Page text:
High School Football

GOP states, Justice Department argue against immediate review of ‘Obamacare’ case

CHARLESTON, W.Va. — Republican states and the U.S. Department of Justice want the Supreme Court to reject a request to consider the legal challenge to the federal health care law before the court’s current term ends.

Eighteen states — including West Virginia — and the department filed two separate briefs Friday in response to petitions that Democratic states and the House of Representatives filed last week regarding “Obamacare” and an appellate court’s verdict.

The Democratic parties requested justices consider the matter and issue a ruling before the court’s term ends in late June.

The Supreme Court on Monday asked for responses from Republican states and the Trump administration, who are arguing the entire health care law should be nullified; the GOP group has said Congress’ zeroing out of the individual mandate penalty in the 2017 tax law makes the health care statute unconstitutional.

The 5th Circuit Court of Appeals in December struck down the individual mandate, but asked a lower court to determine which parts of “Obamacare” are separable from the provision.

Solicitor General Noel Francisco wrote in the Justice Department brief the appeals court’s ruling still leaves most of the Affordable Care Act in place.

“Rather than intervene to interrupt that process and decide the validity and severability of the ACA’s provisions in the first instance — in an interlocutory posture, without the benefit of a decision from the court of appeals on that issue — this Court should defer any review pending a final Fifth Circuit decision,” Francisco argued.

The Democratic states and the House have argued the December verdict created a “cloud of uncertainty” on health care, yet the Republican states — led by Texas Attorney General Ken Paxton — said that argument is not enough to justify a Supreme Court review.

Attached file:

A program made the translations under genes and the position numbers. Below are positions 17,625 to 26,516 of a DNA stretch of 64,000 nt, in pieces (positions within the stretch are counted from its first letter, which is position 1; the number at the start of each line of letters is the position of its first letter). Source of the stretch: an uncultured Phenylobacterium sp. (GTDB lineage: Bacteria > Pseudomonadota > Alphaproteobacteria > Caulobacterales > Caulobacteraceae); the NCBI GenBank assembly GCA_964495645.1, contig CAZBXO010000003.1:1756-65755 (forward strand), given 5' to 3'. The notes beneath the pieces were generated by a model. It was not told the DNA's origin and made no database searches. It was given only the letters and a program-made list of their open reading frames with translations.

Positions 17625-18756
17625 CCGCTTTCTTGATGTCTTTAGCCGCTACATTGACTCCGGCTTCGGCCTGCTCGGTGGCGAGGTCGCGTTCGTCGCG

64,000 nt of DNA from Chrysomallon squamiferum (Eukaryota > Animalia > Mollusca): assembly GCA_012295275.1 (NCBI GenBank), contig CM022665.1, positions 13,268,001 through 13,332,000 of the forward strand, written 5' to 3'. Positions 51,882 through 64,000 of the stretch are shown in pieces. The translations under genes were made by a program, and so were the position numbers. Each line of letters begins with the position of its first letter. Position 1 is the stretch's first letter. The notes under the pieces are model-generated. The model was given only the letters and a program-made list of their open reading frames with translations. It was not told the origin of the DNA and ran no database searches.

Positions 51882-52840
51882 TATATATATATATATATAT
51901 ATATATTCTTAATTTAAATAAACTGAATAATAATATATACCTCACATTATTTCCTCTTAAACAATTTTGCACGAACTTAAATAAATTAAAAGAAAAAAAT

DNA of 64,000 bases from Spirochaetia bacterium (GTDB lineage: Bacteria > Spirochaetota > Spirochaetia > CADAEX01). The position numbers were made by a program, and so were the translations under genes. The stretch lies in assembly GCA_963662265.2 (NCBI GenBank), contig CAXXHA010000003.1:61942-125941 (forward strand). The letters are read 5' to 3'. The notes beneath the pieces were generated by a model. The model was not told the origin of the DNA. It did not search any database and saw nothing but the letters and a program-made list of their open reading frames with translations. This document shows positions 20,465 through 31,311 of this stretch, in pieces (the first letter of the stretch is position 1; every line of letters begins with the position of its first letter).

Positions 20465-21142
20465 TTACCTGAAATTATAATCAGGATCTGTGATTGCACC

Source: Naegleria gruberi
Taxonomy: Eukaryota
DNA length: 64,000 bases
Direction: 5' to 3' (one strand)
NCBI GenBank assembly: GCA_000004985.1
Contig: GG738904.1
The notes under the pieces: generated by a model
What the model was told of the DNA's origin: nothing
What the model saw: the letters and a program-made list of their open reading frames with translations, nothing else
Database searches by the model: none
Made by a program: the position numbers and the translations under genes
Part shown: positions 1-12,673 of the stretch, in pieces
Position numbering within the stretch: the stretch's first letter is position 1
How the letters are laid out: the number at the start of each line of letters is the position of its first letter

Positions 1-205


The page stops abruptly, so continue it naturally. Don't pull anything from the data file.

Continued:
“The district court has stayed its judgment, and that stay remains in place today,” Paxton noted.

The Department of Justice announced last March it agreed with the original December 2018 decision by Judge Reed O’Connor of the Northern District of Texas. O’Connor’s court will be responsible for reviewing the law.

West Virginia Attorney General Patrick Morrisey and Republicans in the state Legislature announced Tuesday a bill to protect coverage for pre-existing conditions. The West Virginia Healthcare Continuity Act would prohibit restricting insurance enrollment because of a pre-existing condition.

Morrisey previously told MetroNews he wants protections in place for pre-existing conditions as well as individuals needing Medicaid coverage, but he supports ending “Obamacare” because of increasing premiums.

Four of the nine Supreme Court justices must vote in favor of accepting a case for it to happen. Five justices have to approve expediting the process.





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